J. Bamford (Music); P. Miller (Lab)  |  Aug 01, 2014
Story has it that for her album of Dusty Springfield covers, American singer/songwriter Shelby Lynne insisted on having the legendary Phil Ramone produce Just A Little Lovin’, with recording engineer Al Schmitt at the controls in Capitol’s Studio A in Hollywood. This is an analogue recording made on 2in tape that LPs fans might want to own on Analogue Productions’ 200g vinyl [AAPP 041], while this recently-available 96kHz/24-bit download is perceptibly more dynamic and refined-sounding than the (already very good) Doug Sax-mastered CD issue that’s been an audiophile favourite since its 2008 release. In her interpretations of classics made famous by Dusty, Shelby Lynne makes the songs her own, with intimate vocals and refreshingly sparse arrangements. The title track you’ll find particularly revealing of system performance.
A. Everard (Music); P. Miller (Lab)  |  Jul 01, 2016
There’s no shortage of albums by drummers being released at the moment and this set is the third outing for Protocol, the outfit led by Simon Phillips and named after his first solo album of 1988. With as twenty years as part of Toto, Philips has also toured and recorded with the likes of The Who, Peter Gabriel, Joe Satriani, Tears For Fears and Roxy Music, to name just a few examples from an extensive CV. Recorded with the same core line-up as the previous Protocol album, with Steve Weingart on keyboards, guitarist Andy Timmons and bass player Earnest Tibbs, this album is more or less the definition of jazz/rock fusion, from Timmons’ wailing guitar to Phillips’ precise drumming. It opens with a little Indian percussion, but don’t let that fool you – this is a straight down the line powerhouse rocker, start to finish, and is treated to a clean, open sound quality throughout.
A. Everard (Music); P. Miller (Lab)  |  Jul 23, 2018
We’re constantly being told times are tough, so if you’ve had to tighten the old belt and forgo this year’s cruise, then this one could be for you. Put yourself back in the ‘late night and rather overfed Ocean Bar & Lounge’ mood with this collection of ‘so lightweight they’re almost flimsy’ jazz covers. Austrian singer Kopmajer is big in Japan, and that’s not surprising, given that this is audiophile jazz at its finest, of the kind essayed by many a Japanese chanteuse. True, PM has his own observations on the provenance of some of the tracks – see his Lab Report below –, but there’s no denying the smoothness of the entire enterprise.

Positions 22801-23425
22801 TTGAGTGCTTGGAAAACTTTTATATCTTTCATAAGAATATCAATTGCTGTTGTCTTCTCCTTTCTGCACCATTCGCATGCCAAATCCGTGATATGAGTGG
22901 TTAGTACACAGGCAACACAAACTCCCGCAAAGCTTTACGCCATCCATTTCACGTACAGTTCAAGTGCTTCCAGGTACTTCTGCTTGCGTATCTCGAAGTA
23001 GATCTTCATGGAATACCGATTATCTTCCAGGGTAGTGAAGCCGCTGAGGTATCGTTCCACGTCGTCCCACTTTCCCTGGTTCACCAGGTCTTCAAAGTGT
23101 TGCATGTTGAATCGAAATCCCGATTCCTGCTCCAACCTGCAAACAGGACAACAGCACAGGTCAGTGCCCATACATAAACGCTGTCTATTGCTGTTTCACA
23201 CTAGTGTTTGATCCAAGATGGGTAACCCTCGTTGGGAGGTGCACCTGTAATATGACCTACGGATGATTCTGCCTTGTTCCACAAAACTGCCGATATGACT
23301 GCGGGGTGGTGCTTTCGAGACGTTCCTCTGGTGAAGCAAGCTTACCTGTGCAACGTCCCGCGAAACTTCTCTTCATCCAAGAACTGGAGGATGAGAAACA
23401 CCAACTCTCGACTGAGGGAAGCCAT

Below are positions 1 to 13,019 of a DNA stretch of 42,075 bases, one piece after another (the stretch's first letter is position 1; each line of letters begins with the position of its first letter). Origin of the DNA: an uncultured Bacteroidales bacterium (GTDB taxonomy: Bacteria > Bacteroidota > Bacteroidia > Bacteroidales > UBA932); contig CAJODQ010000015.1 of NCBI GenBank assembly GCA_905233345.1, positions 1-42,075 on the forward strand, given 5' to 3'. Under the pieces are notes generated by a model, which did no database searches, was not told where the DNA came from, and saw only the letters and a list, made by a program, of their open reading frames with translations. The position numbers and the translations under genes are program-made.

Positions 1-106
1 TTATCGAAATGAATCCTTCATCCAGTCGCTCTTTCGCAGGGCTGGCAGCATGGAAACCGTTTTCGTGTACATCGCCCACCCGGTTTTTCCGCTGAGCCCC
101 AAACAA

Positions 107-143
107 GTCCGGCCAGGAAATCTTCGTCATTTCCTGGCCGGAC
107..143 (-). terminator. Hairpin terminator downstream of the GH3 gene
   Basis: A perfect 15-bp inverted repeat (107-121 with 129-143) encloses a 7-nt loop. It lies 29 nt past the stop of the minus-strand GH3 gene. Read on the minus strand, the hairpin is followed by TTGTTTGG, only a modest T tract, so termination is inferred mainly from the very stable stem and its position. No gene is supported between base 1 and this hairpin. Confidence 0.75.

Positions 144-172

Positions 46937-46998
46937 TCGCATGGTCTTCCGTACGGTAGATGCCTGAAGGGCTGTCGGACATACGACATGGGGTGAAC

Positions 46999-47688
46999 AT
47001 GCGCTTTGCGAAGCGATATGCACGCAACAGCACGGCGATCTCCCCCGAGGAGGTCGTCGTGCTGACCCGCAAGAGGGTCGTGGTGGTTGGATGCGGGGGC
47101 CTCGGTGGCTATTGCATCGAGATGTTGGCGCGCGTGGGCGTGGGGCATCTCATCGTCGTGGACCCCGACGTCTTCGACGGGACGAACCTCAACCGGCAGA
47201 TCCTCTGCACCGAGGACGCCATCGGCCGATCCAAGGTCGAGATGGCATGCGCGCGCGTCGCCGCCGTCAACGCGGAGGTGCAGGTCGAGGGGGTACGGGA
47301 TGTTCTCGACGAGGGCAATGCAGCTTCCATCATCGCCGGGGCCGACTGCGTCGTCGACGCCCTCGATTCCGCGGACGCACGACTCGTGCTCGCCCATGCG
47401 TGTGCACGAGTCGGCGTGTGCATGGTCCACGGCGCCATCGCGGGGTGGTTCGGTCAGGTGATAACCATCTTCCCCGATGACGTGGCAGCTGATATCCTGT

C. Breunig (Music); P. Miller (Lab)  |  Jul 01, 2015
You don’t get a booklet PDF with this download so you’ll need to see the web page for full track details. Obviously, there’s the Chopin Cello Sonata and the Grand Duo he co-wrote with cellist and friend Auguste Franchomme. Track 9 is a Nocturne by him, track 8 his setting of Chopin’s Op. 15:1.
J. Bamford (Music); P. Miller (Lab)  |  Feb 25, 2015
96kHz/24-bit WAV, ALAC, FLAC*, Naim CD195 (supplied by www. naimlabel. com) Burn is the 2013 debut album from the winners of a MOBO award last year. Sons Of Kemet are a London-based band famed for rattling the rafters with boisterous and eclectic jazz-with-a-twist.
J. Bamford (Music); P. Miller (Lab)  |  Jun 01, 2014
Born in Milan in 1965, classical and jazz pianist Stefano Battaglia has recorded an astonishing number of albums during his varied career – more than 60 at last count. Songways, released on CD in 2013, continues his association since 2005 with Manfred Eicher’s ECM label, and his talented accompanists Salvatore Maiore on double-bass and Roberto Dani on drums. Battaglia describes Songways as ‘a new harmonic balance between archaic modal pre-tonal chant and dances, pure tonal songs and hymns, and abstract texture’. It certainly weaves a spell, often hypnotically ambient while sometimes exquisitely lyrical, for example on the enchantingly melodic ‘Mildendo Wide Song’.
J. Bamford (Music); P. Miller (Lab)  |  Jan 01, 2015
Italian pianist Stefano Bollani has covered many musical styles since becoming a professional player at the tender age of 15, his jazz collaborations with trumpeter Enrico Rava gaining him international recognition. Recorded in NY’s Avatar Studios last year, but only recently released, Joy In Spite Of Everything sees Bollani alongside drummer Morten Lund and bass player Jesper Bodilsen (both from Bollani’s working trio) joined by Mark Turner and jazz guitar maestro Bill Frisell. From the laid-back calypso style of the opener ‘Easy Healing’, with a tremendous contribution from Turner’s tenor sax, this modern jazz quintet sparkles with musical inventiveness and tremendous playing throughout the album. A bit more ‘air’ to the sound would have been welcome, nevertheless the tonality and textures of the band’s instruments are colourfully depicted.